# Building tree from edges puzzle with performance requirement

I'm working on a puzzle and have solved it, but my code is not fast enough to get the maximum score (if the code is faster than a certain achievable threshold, one gets awarded the maximum score). I have tried multiple approaches but it seems I can't figure it out. My Java code is appended at the end.

The puzzle is as follows: Input is a number >= 1 of lines of two integers separated by a space which represent edges in a graph. This graph is a tree with 0 as root. We have to calculate the "value" of the graph defined as:
Each node initially has value 1. If a node has children, they each increase its value by their value +1. The final value of a node it its new value + values of all it's children. So:

node value =  1 + (# of children) + (sum of children's values).


The value of the graph is the sum of values of its nodes.
Then print the value modulo 1234567.

Examples:

0 1
2 1
2 3


has value 16.

1 0
2 0
1 3
1 4


has value 17.

Here's my code, if someone has any idea where I'm being inefficient, thanks for the help!

public static void main (String[] args) {

Scanner stdin = new Scanner(System.in);
Stack<Tuple> allNodes = new Stack<>();
List<Integer> input = new ArrayList<>();

//add all input to input list
while (stdin.hasNext()) {
}

allNodes.push(new Tuple(0, -1));
int index, childIndex, child, parent, iterator = 0;

//search input for known nodes from parents and add them to allNodes
while (input.size() > 0) {
parent = allNodes.get(iterator++).id;
while ((index = input.indexOf(parent)) >= 0) {
//check whether index is even or odd
childIndex = (index%2 == 0) ? index+1 : index-1;
child = input.get(childIndex);

allNodes.push(new Tuple(child, parent));

input.remove(index);
if (index > childIndex) { input.remove(childIndex); }
else { input.remove(index); }
}
}

int[] values = new int[allNodes.size()];
Tuple currentNode;

//compute values
while (allNodes.size() > 1) {
currentNode = allNodes.pop();
values[currentNode.parent] += ++values[currentNode.id]+1;
}
values[0]++;

int sum = 0;
for (int i=0; i<values.length; i++) {
sum += values[i];
}

System.out.println(sum%1234567);
stdin.close();
}

public static class Tuple {

int id;
int parent;

public Tuple (int id, int parent) {
this.id = id;
this.parent = parent;
}
}

• Can you please describe it better. If you get the sum of the nodes, then example 1 should return 9. I ran your program and got 16, so i think that the behavior you need is different from the one you describe – Pavlo Nov 30 '17 at 14:51
• @Pavlo Example 1: 3 has default value 1 and no children. Its parent 2 has default value 1 plus the value of its child 3 (1) plus 1, so 2 has value 3. 1 has value 5 and 0 has value 7. Total value is 1+3+5+7=16. Basically every node has value: 1 + (# of children) + (sum of children's values). – cactus Nov 30 '17 at 22:27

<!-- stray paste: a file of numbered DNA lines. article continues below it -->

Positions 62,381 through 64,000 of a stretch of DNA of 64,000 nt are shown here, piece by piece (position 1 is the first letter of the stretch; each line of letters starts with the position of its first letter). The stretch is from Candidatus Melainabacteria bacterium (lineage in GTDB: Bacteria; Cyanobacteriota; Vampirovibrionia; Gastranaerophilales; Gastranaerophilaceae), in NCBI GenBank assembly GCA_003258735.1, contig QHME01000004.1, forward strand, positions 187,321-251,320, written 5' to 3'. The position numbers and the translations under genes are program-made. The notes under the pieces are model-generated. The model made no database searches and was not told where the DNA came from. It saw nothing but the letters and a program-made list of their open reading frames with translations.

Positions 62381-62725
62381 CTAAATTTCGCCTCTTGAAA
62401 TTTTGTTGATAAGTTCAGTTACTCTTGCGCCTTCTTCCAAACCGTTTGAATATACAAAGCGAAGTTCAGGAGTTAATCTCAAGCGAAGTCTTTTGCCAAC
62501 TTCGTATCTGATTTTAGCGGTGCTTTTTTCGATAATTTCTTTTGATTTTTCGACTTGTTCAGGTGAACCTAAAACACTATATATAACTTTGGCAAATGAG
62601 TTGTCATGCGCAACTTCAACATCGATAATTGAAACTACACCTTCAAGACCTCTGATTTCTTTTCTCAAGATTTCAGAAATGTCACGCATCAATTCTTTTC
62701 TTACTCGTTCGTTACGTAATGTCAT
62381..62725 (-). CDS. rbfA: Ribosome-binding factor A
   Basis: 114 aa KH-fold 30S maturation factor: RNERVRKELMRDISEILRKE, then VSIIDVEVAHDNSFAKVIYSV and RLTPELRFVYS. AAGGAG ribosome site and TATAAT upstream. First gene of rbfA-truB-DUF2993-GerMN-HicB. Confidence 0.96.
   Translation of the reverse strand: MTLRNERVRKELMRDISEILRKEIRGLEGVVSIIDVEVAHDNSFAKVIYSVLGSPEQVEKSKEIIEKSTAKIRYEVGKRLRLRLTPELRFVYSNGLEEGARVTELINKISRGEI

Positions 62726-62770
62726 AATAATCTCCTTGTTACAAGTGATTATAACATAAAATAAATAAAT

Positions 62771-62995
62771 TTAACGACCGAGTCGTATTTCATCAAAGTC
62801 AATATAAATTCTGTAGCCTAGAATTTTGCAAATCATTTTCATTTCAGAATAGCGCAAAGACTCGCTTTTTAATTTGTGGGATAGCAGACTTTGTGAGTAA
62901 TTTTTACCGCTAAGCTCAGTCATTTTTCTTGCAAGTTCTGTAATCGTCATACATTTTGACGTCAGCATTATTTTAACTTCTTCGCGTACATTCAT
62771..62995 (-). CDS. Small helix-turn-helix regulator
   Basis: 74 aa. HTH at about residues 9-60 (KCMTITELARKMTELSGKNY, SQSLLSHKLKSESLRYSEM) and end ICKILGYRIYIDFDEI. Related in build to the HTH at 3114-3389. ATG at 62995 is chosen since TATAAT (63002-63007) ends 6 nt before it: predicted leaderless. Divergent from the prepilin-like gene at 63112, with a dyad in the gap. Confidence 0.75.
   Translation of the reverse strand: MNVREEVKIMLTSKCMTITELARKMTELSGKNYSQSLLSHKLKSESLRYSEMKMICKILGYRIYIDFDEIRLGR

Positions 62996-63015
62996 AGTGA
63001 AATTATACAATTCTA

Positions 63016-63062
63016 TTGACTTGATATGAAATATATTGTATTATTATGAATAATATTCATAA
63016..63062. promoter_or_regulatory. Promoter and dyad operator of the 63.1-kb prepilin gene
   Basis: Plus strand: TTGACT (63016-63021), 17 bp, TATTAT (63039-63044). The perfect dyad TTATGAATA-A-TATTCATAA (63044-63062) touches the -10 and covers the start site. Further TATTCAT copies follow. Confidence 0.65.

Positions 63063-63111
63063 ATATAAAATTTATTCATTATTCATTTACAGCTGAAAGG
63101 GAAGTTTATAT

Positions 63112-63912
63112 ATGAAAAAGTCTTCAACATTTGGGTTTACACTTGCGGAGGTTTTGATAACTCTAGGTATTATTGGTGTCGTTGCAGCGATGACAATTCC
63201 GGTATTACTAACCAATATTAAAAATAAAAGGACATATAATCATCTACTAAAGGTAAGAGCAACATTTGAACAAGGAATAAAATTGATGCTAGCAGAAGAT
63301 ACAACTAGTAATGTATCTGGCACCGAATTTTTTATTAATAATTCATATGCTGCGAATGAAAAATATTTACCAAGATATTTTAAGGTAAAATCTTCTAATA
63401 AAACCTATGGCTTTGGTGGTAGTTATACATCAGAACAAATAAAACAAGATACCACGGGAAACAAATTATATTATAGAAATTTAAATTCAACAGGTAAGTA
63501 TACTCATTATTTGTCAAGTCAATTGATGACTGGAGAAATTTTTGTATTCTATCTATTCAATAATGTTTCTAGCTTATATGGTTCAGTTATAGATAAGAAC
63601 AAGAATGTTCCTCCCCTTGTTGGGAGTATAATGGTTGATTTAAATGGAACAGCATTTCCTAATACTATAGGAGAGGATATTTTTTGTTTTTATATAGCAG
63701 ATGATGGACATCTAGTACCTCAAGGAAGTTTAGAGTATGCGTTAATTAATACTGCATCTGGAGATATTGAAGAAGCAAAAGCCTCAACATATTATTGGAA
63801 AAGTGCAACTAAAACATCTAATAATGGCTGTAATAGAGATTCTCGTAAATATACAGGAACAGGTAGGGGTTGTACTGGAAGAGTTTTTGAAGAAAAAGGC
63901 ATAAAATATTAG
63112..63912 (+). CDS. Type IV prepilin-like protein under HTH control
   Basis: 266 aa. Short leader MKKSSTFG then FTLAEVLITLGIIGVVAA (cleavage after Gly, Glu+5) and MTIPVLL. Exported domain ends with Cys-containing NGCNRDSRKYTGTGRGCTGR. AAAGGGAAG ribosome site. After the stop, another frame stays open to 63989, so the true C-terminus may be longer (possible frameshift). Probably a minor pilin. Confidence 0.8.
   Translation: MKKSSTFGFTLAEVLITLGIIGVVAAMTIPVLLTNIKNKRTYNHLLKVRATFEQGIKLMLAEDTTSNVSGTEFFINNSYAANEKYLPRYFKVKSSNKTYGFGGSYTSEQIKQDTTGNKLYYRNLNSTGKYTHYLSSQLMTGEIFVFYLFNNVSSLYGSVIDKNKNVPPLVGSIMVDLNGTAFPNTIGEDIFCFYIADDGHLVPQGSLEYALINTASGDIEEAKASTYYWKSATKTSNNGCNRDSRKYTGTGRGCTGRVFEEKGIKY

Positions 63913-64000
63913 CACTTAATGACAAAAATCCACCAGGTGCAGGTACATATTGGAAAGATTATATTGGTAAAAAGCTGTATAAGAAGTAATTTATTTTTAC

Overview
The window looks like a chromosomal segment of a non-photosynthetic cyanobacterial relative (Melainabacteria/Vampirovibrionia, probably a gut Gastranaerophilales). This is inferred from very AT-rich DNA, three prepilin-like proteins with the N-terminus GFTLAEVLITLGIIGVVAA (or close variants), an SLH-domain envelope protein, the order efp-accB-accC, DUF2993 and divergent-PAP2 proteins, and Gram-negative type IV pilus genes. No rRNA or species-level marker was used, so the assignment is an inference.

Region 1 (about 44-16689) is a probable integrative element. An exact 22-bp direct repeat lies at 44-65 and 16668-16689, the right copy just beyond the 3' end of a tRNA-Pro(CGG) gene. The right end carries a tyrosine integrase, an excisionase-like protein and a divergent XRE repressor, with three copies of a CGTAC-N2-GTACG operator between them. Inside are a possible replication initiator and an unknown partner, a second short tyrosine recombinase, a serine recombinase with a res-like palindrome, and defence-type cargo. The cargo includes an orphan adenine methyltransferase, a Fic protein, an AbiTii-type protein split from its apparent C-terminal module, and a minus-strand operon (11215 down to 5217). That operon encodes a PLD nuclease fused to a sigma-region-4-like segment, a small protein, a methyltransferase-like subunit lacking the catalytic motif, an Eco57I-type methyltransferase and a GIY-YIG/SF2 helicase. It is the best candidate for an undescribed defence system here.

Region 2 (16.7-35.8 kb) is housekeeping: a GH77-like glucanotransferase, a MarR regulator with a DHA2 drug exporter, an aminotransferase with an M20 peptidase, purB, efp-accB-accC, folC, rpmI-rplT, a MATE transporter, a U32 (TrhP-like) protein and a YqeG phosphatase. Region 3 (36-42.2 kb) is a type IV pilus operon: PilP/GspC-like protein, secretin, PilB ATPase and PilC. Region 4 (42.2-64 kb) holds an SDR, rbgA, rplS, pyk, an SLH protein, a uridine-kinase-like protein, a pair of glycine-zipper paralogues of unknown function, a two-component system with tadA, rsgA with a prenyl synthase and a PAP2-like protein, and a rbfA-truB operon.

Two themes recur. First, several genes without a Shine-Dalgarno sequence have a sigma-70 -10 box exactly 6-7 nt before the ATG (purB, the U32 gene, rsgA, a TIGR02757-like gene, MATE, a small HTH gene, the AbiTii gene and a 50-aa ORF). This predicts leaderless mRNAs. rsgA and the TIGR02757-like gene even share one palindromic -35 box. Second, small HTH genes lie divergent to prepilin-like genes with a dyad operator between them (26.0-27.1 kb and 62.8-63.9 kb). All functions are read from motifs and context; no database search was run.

• This is equivalent to ∑((node depth) × (# children + 1)), though that isn't any faster to compute. – Veedrac Dec 1 '17 at 20:16

Would rather make this a comment, but I need 50 reputation for that, so: It became quite an answer apparently.

I find given code quite confusing. From what I am picking up, it does excessive searching/iteration where it is not necessary. I'd propose to make a refactoring, creating a class representing your tree. Then you can cleanely implement your requirements. E.g.:

public class Node {

private final int id;
private final List<Node> children;

public Node(final int id) {
this.id = id;
this.children = new ArrayList<>();
}

public void addChild(final Node child) {
}
}


    public int graphValue() {
return nodeValue() + children.stream().collect(summingInt(Node::graphValue));
}

public int nodeValue() {
return 1 + children.size() + children.stream().collect(summingInt(Node::nodeValue));
}


When creating your tree, you could use something like a HashMap so you can retrieve an already existing node by id in constant time. Perhaps you might need more optimizations.

• Try to avoid using the Stack class: see Stack JavaDoc
• Close the scanner as soon as possible; it is also AutoCloseable, so you can use try-with-resources: see try-with-resources documentation
• Prefer !list.isEmpty() over list.size() > 0, it is more idiomatic and potentially more efficient. Some implementations might traverse all elements to calculate the size, but as soon as there is an element it is of course not empty.
• You created a Tuple class, which is a generic thing. But the implementation is not generic. I'd give it a more specific and telling name. (or possibly make it truly generic)
• The amount of +'s in values[currentNode.parent] += ++values[currentNode.id] + 1 is too damn high :D